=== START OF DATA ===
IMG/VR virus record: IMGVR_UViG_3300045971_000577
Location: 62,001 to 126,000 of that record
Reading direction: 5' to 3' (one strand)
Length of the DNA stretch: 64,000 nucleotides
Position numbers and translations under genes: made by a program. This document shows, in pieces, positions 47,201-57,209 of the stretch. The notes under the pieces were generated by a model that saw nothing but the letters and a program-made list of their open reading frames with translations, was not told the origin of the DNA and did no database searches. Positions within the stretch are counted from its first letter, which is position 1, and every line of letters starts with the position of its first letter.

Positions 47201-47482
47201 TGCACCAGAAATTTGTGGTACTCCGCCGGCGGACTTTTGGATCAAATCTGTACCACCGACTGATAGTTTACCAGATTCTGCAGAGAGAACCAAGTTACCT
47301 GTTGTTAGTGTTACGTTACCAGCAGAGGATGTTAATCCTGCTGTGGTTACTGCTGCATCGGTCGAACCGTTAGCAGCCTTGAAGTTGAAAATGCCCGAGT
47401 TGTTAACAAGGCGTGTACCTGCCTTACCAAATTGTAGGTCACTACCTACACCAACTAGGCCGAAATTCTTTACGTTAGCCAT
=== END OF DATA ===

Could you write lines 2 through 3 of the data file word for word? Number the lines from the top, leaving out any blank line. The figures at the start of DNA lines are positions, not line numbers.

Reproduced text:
Location: 62,001 to 126,000 of that record
Reading direction: 5' to 3' (one strand)